Although not directly related to the topic of art, playing music and the logistics involved in arranging a gig have a lot in common with making art and arranging a show. This topic actually came up several times this week with musician friends lamenting how things are done in Japan. Both artists and musicians have to rent the space, whereas the gallery or bar would pay the artists in North America. Both musicians and artists in Japan are seen only by a small handful of friends, family, fans, and the occasional stranger who is not acquainted with your work. Often these rental spaces are quite small, too. The staff at these spaces help but the onus is on the artist to find someone or to be the person who handles inquiries and any cash, makes and distributes promotional material, and just generally supervises matters. It is really frustrating for everybody.
The other weekend I went to see a new friend’s band play at a small venue called Ogikubo Club Doctor. The band’s name is the Situray Cats (pronounced the Shitsurei Cats in Japanese), but they purposefully chose the spelling to show that they are in essence a Stray Cats double cover band. (Click the link to see a video of a performance.) What? A double cover band. They sing songs by the Stray Cats in English and then the same song in Japanese. That was the explanation I was given, but they actually sang a wide variety of songs. The crowd loved them! One reason was that they sang rockabilly versions of J-pop songs as well as rockabilly classics. Wardrobe, hair, movement, everything was over the top for entertainment’s sake. I could imagine how a college crowd would go nuts for them and how they could fill the dance floor.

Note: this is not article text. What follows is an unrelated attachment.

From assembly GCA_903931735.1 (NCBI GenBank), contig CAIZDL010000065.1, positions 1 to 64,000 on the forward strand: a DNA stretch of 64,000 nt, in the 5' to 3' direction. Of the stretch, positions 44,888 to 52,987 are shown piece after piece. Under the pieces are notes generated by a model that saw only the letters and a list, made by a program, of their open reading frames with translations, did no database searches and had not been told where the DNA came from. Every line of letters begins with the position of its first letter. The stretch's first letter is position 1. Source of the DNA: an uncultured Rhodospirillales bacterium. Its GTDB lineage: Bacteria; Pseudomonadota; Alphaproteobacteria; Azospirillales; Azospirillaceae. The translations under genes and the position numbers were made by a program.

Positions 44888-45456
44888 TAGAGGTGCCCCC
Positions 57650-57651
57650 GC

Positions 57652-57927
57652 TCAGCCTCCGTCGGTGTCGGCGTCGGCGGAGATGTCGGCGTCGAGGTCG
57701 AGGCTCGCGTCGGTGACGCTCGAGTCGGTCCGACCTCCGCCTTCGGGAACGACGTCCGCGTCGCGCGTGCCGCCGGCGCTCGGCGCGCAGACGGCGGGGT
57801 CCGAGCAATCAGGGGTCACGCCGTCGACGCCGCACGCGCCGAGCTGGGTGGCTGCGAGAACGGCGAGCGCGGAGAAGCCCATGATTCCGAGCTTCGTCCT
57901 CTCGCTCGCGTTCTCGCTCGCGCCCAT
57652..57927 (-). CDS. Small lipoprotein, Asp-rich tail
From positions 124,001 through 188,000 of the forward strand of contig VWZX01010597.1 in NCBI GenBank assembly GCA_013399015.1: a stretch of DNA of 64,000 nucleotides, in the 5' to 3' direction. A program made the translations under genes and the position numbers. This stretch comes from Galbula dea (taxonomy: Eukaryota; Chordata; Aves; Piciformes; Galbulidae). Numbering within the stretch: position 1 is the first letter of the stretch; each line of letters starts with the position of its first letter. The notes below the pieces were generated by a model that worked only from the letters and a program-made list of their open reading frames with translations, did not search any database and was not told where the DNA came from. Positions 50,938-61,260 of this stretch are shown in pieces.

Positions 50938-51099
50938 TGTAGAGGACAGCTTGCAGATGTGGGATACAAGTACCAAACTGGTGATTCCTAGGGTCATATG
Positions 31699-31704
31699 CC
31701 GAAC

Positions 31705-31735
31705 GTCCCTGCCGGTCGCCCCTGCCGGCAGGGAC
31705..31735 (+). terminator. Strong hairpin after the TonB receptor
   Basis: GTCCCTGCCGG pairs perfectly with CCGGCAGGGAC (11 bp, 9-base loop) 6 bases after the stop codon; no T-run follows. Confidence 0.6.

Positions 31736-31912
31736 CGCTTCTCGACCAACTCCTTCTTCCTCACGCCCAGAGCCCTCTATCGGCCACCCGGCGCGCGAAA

Wait! I am in Japan. Things do not work like that here. Back to reality.
These guys have to have joint performances to split the costs. It was a triple bill: the 59 Rockers, the Situray Cats, and the Japs. For the same reasons, many artists participate in group shows. The venue, or “live house” in Japanese, was a tiny space in the basement of a multi-story building near one of the smaller stations in Tokyo. Without Google Maps, these places would be very hard to find. Sounds like many of the small art galleries I have been to in Japan. The lead vocalist of the Situray Cats and his girlfriend sold merchandise to raise money and to self-promote the band. Without asking, they gave me a T-shirt and comb because they knew that I might reach a different audience. They were going to give me several T-shirts, but I declined since I knew that they were paying for them out of their own pockets. Sound like many artists you know giving away artwork or postcards, gift cards, or other things as presents? Everybody in the small crowd obviously knew each other, and people took on various roles to help out. Need a DJ? Check. Need somebody to document the event? Check. Handle merchandise? Check. Buy some of the merchandise? Friends are always willing to chip in. Fill in on vocals? Not a problem.